Despite quickly garnering thousands of enthusiastic comments and shares on Facebook, the project started as something personal — so personal, in fact, that Rossetti is still figuring out what to call it. For now, the images reside in albums simply titled “WOMEN in english!" or "Mujeres en español!" which is fitting: Rossetti’s illustrations encompass a vast set of experiences that together create a powerful picture of both women’s identity and oppression.

One of the most interesting aspects of the project is the way it has struck such a global chord. Rossetti originally wrote the text of the illustrations in Portuguese, and then worked with an Australian woman to translate them to English. A group of Israeli feminists also took it upon themselves to create versions of the illustrations in Hebrew. Now, more people have reached out to Rossetti through Facebook and offered to translate her work into even more languages. Next on the docket? Spanish, Russian, German and Lithuanian.

It’s an inspiring show of global solidarity, but the message of Rossetti’s art is clear in any language. Above all, her images celebrate being true to oneself, respecting others and questioning what society tells us is acceptable or beautiful.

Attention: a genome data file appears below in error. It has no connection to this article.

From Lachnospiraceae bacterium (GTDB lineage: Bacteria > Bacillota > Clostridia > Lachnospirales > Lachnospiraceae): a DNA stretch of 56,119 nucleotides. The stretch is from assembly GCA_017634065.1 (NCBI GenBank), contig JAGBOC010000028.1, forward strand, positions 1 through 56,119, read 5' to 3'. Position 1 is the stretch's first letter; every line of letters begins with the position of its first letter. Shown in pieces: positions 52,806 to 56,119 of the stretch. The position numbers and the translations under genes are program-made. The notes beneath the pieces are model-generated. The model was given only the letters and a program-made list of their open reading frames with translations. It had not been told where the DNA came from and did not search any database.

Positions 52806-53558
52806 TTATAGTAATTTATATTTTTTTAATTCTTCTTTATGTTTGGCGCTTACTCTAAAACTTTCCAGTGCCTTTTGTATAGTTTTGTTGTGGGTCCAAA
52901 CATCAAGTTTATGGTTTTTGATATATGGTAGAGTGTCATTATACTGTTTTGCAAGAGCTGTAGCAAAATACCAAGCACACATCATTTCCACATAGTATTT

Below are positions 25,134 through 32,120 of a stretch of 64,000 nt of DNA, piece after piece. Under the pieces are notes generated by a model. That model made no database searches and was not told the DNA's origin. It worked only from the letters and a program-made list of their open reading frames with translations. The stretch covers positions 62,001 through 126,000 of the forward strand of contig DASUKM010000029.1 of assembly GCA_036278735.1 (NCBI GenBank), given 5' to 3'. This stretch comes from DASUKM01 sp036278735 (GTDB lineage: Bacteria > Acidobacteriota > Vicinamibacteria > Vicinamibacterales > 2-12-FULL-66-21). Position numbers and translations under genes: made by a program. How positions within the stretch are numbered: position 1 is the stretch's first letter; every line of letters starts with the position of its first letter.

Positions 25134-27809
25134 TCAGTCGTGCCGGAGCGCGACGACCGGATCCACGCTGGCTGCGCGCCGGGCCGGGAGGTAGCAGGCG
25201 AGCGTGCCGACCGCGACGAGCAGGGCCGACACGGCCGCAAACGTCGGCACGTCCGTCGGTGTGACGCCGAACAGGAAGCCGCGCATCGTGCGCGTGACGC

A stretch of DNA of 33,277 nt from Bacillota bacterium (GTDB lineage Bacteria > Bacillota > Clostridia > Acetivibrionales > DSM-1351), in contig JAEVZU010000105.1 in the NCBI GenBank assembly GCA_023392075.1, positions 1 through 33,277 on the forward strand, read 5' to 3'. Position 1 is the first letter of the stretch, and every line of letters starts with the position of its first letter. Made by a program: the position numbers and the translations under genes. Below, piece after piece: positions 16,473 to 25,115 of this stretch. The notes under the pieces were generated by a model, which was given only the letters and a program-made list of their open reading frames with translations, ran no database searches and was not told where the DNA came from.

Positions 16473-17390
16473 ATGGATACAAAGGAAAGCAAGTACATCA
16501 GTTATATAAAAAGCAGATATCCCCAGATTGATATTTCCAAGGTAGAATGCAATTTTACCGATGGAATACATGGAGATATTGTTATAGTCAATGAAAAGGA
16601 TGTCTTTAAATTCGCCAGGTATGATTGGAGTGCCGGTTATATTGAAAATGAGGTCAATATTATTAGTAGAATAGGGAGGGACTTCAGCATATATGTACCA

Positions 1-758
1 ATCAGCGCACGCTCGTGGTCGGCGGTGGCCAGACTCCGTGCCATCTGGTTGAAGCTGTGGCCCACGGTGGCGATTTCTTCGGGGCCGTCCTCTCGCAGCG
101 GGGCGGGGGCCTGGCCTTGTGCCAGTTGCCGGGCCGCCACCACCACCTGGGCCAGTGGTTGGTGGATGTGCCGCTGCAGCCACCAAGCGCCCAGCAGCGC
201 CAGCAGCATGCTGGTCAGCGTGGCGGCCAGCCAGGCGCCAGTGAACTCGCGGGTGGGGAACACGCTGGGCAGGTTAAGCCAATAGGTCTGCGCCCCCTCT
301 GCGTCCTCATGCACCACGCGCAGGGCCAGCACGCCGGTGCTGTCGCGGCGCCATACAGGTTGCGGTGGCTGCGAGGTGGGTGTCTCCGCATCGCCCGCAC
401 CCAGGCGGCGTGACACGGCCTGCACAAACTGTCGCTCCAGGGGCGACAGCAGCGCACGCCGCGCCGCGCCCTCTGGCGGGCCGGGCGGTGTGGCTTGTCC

"I can’t change the world by myself," Rossetti said. "But I’d love to know that my work made people review their privileges and be more open to understanding and respecting one another."

From the site: All images courtesy Carol Rossetti and used with permission. You can find more illustrations, as well as more languages, on her Facebook page.

25

Jun

5 Problems with ‘Keep Abortion Rare’

holisticsexualhealth:

“Keep Abortion Rare” is a pretty common phrase in the political and cultural conversation around abortion.

And it isn’t just coming from anti-choice folks – more often, it’s actually coming from the pro-choice side.

Declared proudly by former President Clinton and repeated by “pro-choice” politicians over the last decade, the phrase often accompanies a plea to keep abortion legal.

You’ll see it on signs and banners at an abortion rally,  with the phrase: “Keep Abortion Safe, Legal, and Rare.”